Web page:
Board of Health
The Connty Board of Health
net March 30, 1944. Below will
be found part of report of Mr.
Wiley F. Mitchell, Secretary to
Dr. Burt stated that under the
Jaw all dogs in Franklin County
must be vaccinated against ra
bies during the period of ninety
days beginning April 1, 1944.
Br. Burt states further, that it
is the duty of the County Health
Officer to appoint and designate
a sufficient number^of rabies in
spectors to carry out the provis
ions of the law. The Board was
Informed that Dr. W. R. Bass, a
graduate licensed veterinarian,
had been appointed rabies inspec
tor for Franklin County and that
he would arrange a schedule so
as to'" provide citizens In every
township opportunity to have
dogs vaccinated within the time
prescribed by law. Upon motion
of Dr. Perry, seconded by Dr.
Green, and duly carried, a regu
lation was adopted that all dogs
caught, not properly tagged, or
otherwise identified as having had
the rabies treatment, after the
expiration of the date prescribed
by law, will be held by the Sher
iff for a period of not more than
ten days during which time the
Sheriff shall notify the owner to
have the dog vaccinated by the
rabies inspector within three
days. If the owner of the dog
cannot be ascertained and noti-|
fled during a period of ten days,
the dog shall be killed by the
Sheriff. A minimum charge of.
$1.00 will be made for each dog
Impounded by the Sheriff, and an
additional charge of 50c per day
for each day after the first, the
proceeds to be placed in a spec
ial fund to defray the expenses
of feeding and caring for dogs
taken up. Owners refusing to
have dogs vaccinated will be pros
ecuted under the provisions of
With good rotations and fer
tilizer, about as much corn can
be produced in one year as in
three years of continuous -corn
on the same land, tests of the Ag
ricultral Experiment Station at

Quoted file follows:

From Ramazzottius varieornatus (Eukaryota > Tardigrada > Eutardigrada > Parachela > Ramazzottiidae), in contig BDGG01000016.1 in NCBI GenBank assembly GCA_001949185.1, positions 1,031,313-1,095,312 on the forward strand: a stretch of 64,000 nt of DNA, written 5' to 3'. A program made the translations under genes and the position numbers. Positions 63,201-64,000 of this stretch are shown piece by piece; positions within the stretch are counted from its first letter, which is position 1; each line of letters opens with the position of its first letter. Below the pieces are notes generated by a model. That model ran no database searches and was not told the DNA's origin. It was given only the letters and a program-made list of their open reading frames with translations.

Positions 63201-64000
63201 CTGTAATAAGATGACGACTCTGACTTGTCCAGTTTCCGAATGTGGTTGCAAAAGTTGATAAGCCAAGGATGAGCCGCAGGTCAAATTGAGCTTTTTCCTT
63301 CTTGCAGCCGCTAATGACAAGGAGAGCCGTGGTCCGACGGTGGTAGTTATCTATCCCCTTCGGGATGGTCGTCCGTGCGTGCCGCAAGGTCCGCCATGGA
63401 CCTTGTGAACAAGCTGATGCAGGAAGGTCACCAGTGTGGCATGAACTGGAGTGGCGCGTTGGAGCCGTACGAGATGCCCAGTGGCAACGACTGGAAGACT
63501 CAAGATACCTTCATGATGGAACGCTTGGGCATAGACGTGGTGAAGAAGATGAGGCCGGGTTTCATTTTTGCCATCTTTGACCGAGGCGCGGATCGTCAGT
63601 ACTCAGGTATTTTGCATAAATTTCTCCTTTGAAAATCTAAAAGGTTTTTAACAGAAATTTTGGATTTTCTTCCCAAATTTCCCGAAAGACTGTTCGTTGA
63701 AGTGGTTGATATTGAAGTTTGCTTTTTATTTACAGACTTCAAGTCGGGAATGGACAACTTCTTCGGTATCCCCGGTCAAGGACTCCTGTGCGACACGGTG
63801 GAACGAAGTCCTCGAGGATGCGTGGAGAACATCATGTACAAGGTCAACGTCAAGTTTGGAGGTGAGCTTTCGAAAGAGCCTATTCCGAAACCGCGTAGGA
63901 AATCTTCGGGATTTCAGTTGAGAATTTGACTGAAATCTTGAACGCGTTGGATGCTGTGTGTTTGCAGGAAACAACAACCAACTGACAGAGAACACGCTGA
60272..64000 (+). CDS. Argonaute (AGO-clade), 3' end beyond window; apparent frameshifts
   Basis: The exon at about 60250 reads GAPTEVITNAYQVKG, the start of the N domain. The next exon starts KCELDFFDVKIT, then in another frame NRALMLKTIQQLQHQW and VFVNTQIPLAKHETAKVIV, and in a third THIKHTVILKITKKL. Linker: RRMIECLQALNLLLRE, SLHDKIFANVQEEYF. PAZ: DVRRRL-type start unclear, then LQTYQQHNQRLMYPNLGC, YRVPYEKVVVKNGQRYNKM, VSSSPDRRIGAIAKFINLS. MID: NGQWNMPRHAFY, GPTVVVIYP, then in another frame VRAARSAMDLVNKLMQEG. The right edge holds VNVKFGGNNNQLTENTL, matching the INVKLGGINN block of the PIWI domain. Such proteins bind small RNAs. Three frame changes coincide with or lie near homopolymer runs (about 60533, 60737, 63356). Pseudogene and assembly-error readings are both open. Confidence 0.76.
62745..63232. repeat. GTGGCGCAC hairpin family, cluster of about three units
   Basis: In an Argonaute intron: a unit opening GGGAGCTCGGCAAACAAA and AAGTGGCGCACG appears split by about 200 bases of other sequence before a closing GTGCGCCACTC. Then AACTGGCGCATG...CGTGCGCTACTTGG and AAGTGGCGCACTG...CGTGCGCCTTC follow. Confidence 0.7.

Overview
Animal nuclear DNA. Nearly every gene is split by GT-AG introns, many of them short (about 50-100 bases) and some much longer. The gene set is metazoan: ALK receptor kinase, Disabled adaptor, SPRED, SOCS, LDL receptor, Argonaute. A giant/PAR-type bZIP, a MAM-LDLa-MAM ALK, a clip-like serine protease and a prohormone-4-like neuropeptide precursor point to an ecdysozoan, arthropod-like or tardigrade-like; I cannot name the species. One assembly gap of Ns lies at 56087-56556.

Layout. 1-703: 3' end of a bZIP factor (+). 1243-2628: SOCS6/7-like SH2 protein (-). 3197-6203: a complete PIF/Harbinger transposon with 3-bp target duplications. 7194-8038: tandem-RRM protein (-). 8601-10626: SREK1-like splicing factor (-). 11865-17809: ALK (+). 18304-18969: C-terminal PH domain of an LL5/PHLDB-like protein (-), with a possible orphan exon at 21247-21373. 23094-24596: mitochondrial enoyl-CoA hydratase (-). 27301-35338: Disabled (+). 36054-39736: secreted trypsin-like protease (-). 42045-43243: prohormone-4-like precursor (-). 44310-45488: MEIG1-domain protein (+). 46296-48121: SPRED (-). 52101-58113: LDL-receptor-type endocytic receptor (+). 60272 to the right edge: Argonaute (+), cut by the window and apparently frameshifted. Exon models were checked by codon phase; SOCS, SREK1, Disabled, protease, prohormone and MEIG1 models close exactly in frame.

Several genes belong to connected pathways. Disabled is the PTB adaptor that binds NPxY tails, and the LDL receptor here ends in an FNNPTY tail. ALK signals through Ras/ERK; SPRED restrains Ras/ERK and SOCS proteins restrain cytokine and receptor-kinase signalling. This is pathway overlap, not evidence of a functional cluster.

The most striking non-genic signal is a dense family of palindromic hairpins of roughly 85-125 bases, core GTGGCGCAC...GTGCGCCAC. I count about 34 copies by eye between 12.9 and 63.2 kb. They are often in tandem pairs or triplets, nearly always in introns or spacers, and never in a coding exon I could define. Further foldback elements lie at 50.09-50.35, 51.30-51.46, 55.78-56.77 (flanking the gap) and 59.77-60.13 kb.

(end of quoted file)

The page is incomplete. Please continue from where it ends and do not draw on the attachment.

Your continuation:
State College show.
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? SOIL CONSERVATION ?
? NEWS ?
* By \V. O. Lambeth *
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Development of a good grazing
program for farm livestock re
quires an adequate acreage of
supplemental grazing crops as
well as permanent pastures, ac
cording to the District Supervis
ors of the Tar River Soil Conser
On many farms good perma
nent pasture can be developed by
clearing shrubby growth from
idle lowland areas and seeding
the land to adapted grasses and
legumes. The clearing work can
be done during the winter months
or at times when it is too wet
to do other farm work.
Similarly areas of steep land
not suited to the production of
row crops can be planted to kud
zu or Bericea lespedeza, which
will provide a permanent source
of supplemental grazing and pre
vent overgrazing of the pasture.
The sericea will furnish early
spring grazing and the kudzu can
be used to relieve permanent pas
tures during the late summer and
fall drought^. This will Increase
the carrying capacity of the regu
lar pasture and lengthen the
Farmers who have developed
pasture and perennial hay on
such areas, nnsuited to the pro
duction of other crops, are now
cashing in on increased produc
tion of milk and meat needed in
the war effort, say the District
Supervisors, without reducing the
amount of land needed for other
John O. Wilson, Loulsburg,
Route 4, has three acres of win
ter peas that he is planning to
turn under as soon as the weath
er permits. Mr. Wilson seeded
the peas early and now has a
growth of twelve to fifteen inches
over the entire field which should
provide plenty of nitrogen, when
turned, for the cotton crop to
At the recent Alabama Here
ford bull sale, North Carolina
.armers sold 73 bulls at an av
erage price of $294.52 each. G.
-Vi. Pate & Sons of Rowland con
signed the top bull, which sold
" Come up and let me show you my collection
of Wings Sport Shirts"
Etchings may be fine art . . . but there'* an art to Wing*
Sport Shirt*, too. They're patterned after body proportions
to give you ? finer fit than you've ever had in sportswear.
You'll find Wings Perfect-Fit gives yon matchless comfort,
smarter appearance. Come in for Wings Sp?>rt Shirts today.
FOR PERFECT FIT * 1
Wings Sport Shirts $2.00 up
nrcT nrDT c ~r n n ^
'Lb! uLrl. b I uHl
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? FRANKLIN COUNTY FARM ?
? AGENT DEPT. ?
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North Carolina Hereford Breed
ers Association held its annual
show and sale at Statesvllle, N.
C., on April 13 and 14, 1944.
Hereford Breeders from the en
tire State were selected to con
sign animals to this show and
sale, the outstanding Hereford
event of the year.
The top female animal bred
and consigned by Morrocrost of
Charlotte, sold for $1,600.00. The
top bull consigned by Roy Hay
nes, of Clyde, N. C., sold for
$1,000.00. The average of the
sale for the fourteen bulls and
forty-five heifers was safely above
Franklin County was credita
bly represented for the first time